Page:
This information describes the supported and tested configurations for external CAs in this version of Puppet. If you have an external CA use case that isn’t listed here, contact Puppet so we can learn more about it.
Supported external CA configurations
This version of Puppet supports some external CA configurations, however not every possible configuration is supported.
If issues arise that are considered bugs, we'll fix them as soon as possible.
If issues arise in any other external CA setup that are considered feature requests, we’ll consider whether to expand our support.
General notes and requirements
PEM encoding of credentials is mandatory
Puppet expects its SSL credentials to be in
Normal Puppet certificate requirements still apply
Any Puppet Server certificate must contain the DNS name, either as the Subject Common Name (CN) or as a Subject Alternative Name (SAN), that agent nodes use to attempt contact with the server.
Option 1: Single CA
When Puppet uses its internal CA, it defaults to a single CA configuration. A single externally issued CA can also be used in a similar manner.
This is an all or nothing configuration rather than a mix-and-match. When using an external CA, the built-in Puppet CA service must be disabled and cannot be used to issue SSL certificates.
Disable the internal CA service.
Ensure that the certname will not change.
Put certificates and keys in place on disk.
- To disable the internal CA, edit the Puppet Server
/etc/puppetlabs/puppetserver/services.d/ca.cfgfile to comment and uncomment the appropriate settings:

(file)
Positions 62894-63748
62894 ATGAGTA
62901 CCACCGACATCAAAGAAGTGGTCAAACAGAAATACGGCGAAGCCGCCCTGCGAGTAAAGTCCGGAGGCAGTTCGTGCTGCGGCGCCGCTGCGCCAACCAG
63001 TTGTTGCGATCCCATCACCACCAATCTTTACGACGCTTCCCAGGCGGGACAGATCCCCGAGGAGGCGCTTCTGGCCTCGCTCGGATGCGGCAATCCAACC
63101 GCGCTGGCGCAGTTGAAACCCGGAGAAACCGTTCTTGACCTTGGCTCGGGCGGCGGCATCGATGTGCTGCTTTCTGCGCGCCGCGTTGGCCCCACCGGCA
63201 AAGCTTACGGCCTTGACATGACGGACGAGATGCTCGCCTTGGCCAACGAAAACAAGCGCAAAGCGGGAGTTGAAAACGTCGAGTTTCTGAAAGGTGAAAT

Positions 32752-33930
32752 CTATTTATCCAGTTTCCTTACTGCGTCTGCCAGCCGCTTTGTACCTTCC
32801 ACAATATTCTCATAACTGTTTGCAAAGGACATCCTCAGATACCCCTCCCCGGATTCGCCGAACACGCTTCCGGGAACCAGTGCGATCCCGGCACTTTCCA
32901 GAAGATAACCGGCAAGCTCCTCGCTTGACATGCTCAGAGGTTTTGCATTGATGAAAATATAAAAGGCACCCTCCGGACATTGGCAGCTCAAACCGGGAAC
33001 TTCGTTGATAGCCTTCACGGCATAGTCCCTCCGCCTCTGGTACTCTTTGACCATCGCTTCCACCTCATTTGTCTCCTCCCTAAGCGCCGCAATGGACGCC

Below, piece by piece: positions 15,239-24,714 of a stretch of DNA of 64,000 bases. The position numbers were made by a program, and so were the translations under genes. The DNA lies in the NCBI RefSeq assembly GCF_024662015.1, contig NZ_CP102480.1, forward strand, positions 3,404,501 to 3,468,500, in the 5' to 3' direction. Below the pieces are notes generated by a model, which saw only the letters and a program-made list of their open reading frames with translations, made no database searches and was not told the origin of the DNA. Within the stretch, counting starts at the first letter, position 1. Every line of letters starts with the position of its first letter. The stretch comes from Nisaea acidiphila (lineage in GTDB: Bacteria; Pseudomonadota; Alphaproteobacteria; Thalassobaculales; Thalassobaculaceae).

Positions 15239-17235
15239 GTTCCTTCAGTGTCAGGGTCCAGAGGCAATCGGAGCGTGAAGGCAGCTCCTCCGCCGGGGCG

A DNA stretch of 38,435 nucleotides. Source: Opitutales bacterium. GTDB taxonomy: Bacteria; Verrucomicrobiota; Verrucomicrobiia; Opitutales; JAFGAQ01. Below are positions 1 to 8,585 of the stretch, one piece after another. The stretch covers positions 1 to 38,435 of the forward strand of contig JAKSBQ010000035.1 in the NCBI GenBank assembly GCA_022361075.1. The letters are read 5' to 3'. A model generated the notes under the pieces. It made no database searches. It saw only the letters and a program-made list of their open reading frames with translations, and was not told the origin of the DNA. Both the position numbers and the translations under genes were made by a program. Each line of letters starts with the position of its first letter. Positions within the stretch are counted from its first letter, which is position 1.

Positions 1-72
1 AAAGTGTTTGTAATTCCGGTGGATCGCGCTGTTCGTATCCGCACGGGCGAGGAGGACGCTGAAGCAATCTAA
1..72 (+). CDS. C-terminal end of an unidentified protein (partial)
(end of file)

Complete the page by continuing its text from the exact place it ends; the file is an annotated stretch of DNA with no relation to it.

# puppetlabs.services.ca.certificate-authority-service/certificate-authority-service puppetlabs.services.ca.certificate-authority-disabled-service/certificate-authority-disabled-service
- Set a static value for the
Setting a static value prevents any confusion if the machine's hostname changes. The value must match the certname you’ll use to issue the server's certificate, and it must not be blank.
[master] certname = puppetserver.example.com
- Put the credentials from your external CA on disk in the correct locations. These locations must match what’s configured in your webserver.conf file. If you haven’t changed those settings, run the following commands to find the default locations.
Credential File location Server SSL certificate
puppet config print hostcert --section master
Server SSL certificate private key
puppet config print hostprivkey --section master
Root CA certificate
puppet config print localcacert --section master
Root certificate revocation list
puppet config print hostcrl --section master
If you’ve put the credentials in the correct locations, you shouldn’t need to change any additional settings.
You don’t need to change any settings. Put the external credentials into the correct filesystem locations. You can run the following commands to find the appropriate locations.
|Agent SSL certificate|
|Agent SSL certificate private key|
|Root CA certificate|
|Root certificate revocation list|
Option 2: Puppet Server functioning as an intermediate CA
Puppet Server can operate as an intermediate CA to an external root CA.
For more information, see Using Puppet Server as an intermediate certificate authority.